Led the Lions to a 1-point win in the 1953 NFL Championship with a late rally.

Played college football at Texas with Tom Landry.

Said he never lost a game, simply ran out of time.

Was injured during the 1957 season. That led to Tobin Rote taking over in the playoffs. Lions won the championship with Rote and Layne was traded to Pittsburgh. Whether or not that is the reason the Lions have never won since is up for debate - most people know the legend.
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Re: School me on Bobby Layne

Postby GameBeforeTheMoney » Fri May 27, 2022 7:43 pm

Here's an old cigarette commercial showing the GWTD in the 53 championship.

https://www.youtube.com/watch?v=6EXj6-X4Qvw
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Re: School me on Bobby Layne

Postby JohnR » Mon May 30, 2022 6:57 pm

Having recently finished Alex Hawkins' book, it was clear the admiration he had for Layne. Layne was a star when Alex was in Jr High and that's when we first begin identifying our sports heroes.
Layne's play hard and party hard lifestyle clearly resonated with The Hawk.
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Re: School me on Bobby Layne

Postby Brian wolf » Mon May 30, 2022 8:16 pm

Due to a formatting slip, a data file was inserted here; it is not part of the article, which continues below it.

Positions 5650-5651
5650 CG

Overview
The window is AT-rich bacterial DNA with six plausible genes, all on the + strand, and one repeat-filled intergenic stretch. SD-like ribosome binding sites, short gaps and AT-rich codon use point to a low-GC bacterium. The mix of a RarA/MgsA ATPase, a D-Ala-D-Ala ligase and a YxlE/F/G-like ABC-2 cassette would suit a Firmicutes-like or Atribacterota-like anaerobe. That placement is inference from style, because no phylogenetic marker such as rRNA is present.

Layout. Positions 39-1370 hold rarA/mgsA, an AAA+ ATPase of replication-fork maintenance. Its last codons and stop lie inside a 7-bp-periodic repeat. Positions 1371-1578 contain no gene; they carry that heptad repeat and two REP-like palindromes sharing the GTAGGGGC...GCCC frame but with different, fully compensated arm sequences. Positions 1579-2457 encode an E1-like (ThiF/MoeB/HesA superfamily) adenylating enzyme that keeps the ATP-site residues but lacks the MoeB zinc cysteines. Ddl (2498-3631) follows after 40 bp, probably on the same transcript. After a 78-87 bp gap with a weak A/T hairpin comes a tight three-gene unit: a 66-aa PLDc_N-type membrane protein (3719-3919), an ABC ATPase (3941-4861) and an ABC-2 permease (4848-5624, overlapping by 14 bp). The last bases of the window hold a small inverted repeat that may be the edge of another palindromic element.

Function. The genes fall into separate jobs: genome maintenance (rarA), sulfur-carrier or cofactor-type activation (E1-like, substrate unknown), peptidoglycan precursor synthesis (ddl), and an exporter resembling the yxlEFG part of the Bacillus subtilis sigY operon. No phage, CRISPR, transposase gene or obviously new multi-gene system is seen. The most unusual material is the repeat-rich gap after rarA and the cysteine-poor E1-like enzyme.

Hawkins was a smart player and personality that the NFL needed and still needs ...
His outspokeness would cause snowflake suicides today but his humor was on point and his comment about my hero, Roger Staubach during the 1977/78 NFC Championship game had me ROLLIN ... (Like Rollin Stones, not rolling)
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Re: School me on Bobby Layne

Postby rhickok1109 » Tue May 31, 2022 12:55 pm

JohnR wrote:Having recently finished Alex Hawkins' book, it was clear the admiration he had for Layne. Layne was a star when Alex was in Jr High and that's when we first begin identifying our sports heroes.
Layne's play hard and party hard lifestyle clearly resonated with The Hawk.

Speaking of his "party hard lifestyle," here's a story I heard, independently, from two people who were witnesses.
There used to be a nightclub called the Piccadilly here in New Bedford, Massachusetts. It featured a lot of jazz entertainers, including a female pianist-singer who performed there on several Saturday nights in 1959.
When she arrived to set up on one of those Saturday nights, Bobby Layne was with her. It was about 7 pm and he immediately ordered a drink. When the Pic closed at 2 am Sunday, he was passed out or asleep. Several guys got him into the entertainer's car so she could drive him to her home in Connecticut.
Layne was then with the Steelers, of course, and they were playing the Giants on Sunday afternoon. Some of the guys who had seen Layne Saturday night sought out their bookies Sunday morning so they could bet on the Giants, reasoning that Layne would be in no shape to lead his team to victory.
The Steelers won 14-9 after Layne threw a 45-yard pass in the 4th quarter...and kicked the extra point, of course.